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Burial Ground Looking Up

February 12, 2006
Commentary By Christine Palm

Spring Grove Cemetery is grand enough to hold the remains of poet Lydia Sigourney, artist Frederic Edwin Church and members of Hartford's illustrious families - Goodwin, Batterson, Loomis and others. And yet, Spring Grove is humble, too. In its 35 acres are more than 1,000 unmarked graves, including that of Hattie Gerhardt, who showed up at Sam Clemens' front door one day in 1881 and refused to leave until the famous author agreed to see her husband Karl's artwork. (Clemens consented, commissioned a bust of himself, and Karl Gerhardt went on to sculpt many famous figures, including Ulysses S. Grant.)

Buried here is Joe Watson, who was hanged for murder in 1904. And not far from the graves of 344 Civil War soldiers lie hundreds of recently deceased Hartford residents too poor to afford a marker.

Established at 2053 Main St. in 1845, Spring Grove had fallen into gross disrepair by the 1980s. Dozens of trees had died or become diseased, records were in disarray, graves were vandalized and the road was a dirt path. In the late 1980s, manager Caleb O'Connor began the effort to restore the cemetery. He was able to restore notable gravesites, including that of Church, the famed Hudson River School painter.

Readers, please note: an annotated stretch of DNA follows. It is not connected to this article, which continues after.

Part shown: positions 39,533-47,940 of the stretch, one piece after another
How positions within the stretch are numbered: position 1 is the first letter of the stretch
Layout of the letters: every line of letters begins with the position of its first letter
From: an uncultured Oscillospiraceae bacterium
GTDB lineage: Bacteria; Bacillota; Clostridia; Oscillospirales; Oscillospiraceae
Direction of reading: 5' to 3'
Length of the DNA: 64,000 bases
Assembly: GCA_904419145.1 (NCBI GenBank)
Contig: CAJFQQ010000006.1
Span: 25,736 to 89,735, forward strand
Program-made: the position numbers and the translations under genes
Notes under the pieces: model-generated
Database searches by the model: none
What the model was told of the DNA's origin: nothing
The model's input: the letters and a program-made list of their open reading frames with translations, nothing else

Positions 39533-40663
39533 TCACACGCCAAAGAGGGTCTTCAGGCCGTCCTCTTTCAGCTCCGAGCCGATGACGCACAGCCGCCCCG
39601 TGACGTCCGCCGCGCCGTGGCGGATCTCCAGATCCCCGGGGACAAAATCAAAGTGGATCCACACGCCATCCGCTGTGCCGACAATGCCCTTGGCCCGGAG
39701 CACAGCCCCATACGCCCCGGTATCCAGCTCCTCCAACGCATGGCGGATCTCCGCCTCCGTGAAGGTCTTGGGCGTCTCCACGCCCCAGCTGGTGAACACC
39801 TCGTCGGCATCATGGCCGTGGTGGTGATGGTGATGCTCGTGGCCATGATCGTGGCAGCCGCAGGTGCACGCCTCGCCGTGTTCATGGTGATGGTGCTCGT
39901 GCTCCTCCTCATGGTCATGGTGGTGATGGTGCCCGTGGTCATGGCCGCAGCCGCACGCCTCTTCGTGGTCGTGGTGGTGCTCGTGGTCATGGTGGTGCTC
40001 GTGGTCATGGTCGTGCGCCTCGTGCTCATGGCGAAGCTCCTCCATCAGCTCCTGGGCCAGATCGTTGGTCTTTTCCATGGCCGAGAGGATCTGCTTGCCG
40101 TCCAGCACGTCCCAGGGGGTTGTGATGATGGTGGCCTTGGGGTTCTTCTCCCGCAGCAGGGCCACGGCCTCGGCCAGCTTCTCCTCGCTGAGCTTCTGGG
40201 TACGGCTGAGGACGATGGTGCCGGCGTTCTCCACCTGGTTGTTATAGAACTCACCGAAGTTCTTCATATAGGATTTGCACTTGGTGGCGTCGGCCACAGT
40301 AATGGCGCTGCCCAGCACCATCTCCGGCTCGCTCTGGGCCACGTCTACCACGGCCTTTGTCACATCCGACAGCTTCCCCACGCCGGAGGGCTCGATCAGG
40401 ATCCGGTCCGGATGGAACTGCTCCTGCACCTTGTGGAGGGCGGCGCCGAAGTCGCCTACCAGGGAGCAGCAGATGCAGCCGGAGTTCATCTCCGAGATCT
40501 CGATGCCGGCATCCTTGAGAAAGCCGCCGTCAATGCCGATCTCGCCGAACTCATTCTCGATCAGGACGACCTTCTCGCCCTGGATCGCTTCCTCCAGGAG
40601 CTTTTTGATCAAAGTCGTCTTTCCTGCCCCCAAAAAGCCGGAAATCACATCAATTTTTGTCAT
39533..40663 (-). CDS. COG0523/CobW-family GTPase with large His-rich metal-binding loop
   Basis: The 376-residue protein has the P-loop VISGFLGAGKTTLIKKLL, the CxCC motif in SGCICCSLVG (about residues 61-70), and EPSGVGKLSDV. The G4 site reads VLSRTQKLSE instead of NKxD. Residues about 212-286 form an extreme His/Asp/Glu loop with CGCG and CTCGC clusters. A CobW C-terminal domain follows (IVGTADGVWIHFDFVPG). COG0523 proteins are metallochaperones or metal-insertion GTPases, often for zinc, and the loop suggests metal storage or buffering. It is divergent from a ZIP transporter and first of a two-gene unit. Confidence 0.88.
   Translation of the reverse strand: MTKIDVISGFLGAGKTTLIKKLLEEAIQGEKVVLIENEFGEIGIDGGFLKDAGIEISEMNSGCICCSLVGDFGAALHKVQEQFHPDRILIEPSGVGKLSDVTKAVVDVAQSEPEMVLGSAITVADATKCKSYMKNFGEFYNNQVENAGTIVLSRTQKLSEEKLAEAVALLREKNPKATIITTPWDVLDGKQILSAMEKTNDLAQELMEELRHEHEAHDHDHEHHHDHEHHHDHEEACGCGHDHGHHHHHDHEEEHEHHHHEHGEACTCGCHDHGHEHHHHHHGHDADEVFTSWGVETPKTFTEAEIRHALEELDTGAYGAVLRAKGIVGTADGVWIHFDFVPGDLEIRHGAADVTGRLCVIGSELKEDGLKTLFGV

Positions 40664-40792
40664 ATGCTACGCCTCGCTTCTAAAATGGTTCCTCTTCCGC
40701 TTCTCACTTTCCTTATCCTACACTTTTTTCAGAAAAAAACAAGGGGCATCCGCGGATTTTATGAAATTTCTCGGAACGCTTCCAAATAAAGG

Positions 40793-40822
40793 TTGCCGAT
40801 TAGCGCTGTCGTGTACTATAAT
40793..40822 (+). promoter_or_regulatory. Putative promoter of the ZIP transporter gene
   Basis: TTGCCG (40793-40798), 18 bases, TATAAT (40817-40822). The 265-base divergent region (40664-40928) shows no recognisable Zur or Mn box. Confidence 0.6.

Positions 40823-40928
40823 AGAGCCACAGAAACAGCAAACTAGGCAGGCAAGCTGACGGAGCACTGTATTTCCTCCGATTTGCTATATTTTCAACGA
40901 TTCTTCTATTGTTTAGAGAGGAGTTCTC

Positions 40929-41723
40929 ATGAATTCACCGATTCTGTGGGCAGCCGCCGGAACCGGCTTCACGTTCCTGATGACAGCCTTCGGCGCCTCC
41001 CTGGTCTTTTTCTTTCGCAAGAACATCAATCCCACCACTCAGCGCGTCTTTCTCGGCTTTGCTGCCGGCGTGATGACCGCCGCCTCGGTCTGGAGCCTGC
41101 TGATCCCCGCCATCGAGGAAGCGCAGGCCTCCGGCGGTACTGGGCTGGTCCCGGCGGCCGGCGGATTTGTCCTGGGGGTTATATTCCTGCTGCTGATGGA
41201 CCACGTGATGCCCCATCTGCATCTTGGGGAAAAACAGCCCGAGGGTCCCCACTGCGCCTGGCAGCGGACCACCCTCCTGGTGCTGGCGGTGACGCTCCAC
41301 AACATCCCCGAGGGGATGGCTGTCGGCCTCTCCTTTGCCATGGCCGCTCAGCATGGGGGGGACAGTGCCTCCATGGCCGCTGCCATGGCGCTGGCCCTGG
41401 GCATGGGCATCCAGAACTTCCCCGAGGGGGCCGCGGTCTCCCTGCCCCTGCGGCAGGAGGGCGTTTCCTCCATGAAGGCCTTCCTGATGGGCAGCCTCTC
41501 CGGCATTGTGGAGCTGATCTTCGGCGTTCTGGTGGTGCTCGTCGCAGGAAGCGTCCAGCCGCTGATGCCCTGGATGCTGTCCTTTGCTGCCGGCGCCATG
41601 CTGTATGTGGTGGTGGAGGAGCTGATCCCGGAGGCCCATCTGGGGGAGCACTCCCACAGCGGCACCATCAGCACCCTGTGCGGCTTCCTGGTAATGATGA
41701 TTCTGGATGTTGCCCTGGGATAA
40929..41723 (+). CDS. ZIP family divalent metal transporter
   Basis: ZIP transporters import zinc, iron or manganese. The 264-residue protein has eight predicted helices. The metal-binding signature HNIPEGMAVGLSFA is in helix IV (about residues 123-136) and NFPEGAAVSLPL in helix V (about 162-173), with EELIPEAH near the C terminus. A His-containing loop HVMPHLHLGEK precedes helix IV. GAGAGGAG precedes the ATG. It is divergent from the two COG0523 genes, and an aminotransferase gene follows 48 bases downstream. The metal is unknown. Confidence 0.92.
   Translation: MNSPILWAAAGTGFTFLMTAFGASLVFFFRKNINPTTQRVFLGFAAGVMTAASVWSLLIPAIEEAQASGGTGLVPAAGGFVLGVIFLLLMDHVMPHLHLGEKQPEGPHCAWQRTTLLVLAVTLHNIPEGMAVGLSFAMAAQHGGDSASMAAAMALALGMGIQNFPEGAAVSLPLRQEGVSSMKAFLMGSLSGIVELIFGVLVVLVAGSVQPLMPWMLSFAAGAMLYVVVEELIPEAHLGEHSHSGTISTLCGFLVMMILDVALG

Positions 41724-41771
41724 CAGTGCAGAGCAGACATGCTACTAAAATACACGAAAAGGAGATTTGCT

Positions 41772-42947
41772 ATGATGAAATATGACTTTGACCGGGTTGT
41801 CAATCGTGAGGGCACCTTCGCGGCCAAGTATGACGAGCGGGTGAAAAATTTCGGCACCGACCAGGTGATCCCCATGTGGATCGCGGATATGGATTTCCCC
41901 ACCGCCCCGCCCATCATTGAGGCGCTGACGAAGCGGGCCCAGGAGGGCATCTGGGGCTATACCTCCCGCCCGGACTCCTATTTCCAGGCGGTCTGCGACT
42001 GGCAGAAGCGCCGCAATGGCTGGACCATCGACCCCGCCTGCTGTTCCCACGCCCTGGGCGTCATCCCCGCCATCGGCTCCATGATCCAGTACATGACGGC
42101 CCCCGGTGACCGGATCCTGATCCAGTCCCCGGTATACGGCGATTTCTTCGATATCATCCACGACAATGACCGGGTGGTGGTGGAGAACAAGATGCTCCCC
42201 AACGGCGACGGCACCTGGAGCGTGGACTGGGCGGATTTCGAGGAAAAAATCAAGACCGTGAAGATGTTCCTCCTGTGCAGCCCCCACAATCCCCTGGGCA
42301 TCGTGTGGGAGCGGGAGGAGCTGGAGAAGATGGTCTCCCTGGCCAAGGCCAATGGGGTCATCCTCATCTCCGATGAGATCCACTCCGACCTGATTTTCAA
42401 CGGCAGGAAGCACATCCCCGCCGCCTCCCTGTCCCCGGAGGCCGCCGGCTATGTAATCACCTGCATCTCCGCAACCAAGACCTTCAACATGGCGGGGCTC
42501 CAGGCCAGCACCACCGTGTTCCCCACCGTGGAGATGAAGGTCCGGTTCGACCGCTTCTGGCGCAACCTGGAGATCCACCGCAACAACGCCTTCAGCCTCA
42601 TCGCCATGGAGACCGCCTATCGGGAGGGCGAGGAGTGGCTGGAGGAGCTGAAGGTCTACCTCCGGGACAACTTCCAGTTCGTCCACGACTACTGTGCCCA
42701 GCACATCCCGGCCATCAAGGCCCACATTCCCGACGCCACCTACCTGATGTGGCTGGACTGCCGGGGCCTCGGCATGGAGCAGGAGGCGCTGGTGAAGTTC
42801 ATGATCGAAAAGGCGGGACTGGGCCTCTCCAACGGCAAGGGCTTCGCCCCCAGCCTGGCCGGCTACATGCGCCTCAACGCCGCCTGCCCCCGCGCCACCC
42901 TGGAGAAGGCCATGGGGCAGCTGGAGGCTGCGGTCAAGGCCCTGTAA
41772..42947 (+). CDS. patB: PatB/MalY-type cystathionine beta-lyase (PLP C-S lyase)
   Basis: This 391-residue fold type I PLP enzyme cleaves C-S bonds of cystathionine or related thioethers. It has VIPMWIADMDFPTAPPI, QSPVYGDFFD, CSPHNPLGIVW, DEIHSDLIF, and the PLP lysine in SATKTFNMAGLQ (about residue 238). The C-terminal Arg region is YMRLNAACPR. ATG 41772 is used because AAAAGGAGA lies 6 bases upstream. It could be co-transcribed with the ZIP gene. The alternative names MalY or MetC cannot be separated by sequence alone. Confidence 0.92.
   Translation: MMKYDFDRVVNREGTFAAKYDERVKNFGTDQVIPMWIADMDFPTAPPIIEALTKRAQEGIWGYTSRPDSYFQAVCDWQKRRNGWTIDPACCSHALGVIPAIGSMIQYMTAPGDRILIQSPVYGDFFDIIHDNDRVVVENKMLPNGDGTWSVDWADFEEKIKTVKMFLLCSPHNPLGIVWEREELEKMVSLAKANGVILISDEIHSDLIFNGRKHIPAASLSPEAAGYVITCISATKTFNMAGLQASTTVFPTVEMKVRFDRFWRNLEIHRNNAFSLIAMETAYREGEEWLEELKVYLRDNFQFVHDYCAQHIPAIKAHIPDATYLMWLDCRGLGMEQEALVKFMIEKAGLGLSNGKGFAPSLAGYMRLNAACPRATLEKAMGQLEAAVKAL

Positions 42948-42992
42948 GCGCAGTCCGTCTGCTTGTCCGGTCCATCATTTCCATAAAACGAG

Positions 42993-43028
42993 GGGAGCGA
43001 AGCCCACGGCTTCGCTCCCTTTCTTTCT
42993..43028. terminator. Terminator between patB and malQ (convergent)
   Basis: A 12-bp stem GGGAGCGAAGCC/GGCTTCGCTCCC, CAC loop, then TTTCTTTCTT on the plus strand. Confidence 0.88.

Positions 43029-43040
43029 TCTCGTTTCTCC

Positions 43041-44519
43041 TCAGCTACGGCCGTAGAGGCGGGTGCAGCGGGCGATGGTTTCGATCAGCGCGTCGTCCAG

The renovation continued under Albert F. Lennox, who was appointed manager of the cemetery in 2004. Lennox, whose grandparents are buried there, spearheaded a move to reinvigorate the board of directors and raise private and foundation funds to restore Spring Grove.

Last year, the Hartford Preservation Alliance gave Lennox and his volunteers an award for the restoration. The group has pruned, cabled and fertilized 30 ailing trees, polished the cemetery's Gothic funerary art, including many zinc markers known as "tinnys," paved and extended the road, righted knocked-over gravestones, removed graffiti from monuments, created a memorial garden to firefighters and police, and computerized the cemetery's burial records.

"Cemeteries are central to any community's pride," says Laura Knott-Twine, executive director of the Preservation Alliance.

"These folks have honored both ordinary and notable citizens, and have taken a damaged historic cemetery and turned it into a place of reflection and peace that is inviting to everyone." For information on Spring Grove, call Lennox at 860/525-8502.

Reprinted with permission of the Hartford Courant. To view other stories on this topic, search the Hartford Courant Archives at http://www.courant.com/archives.
| Last update: September 25, 2012 |
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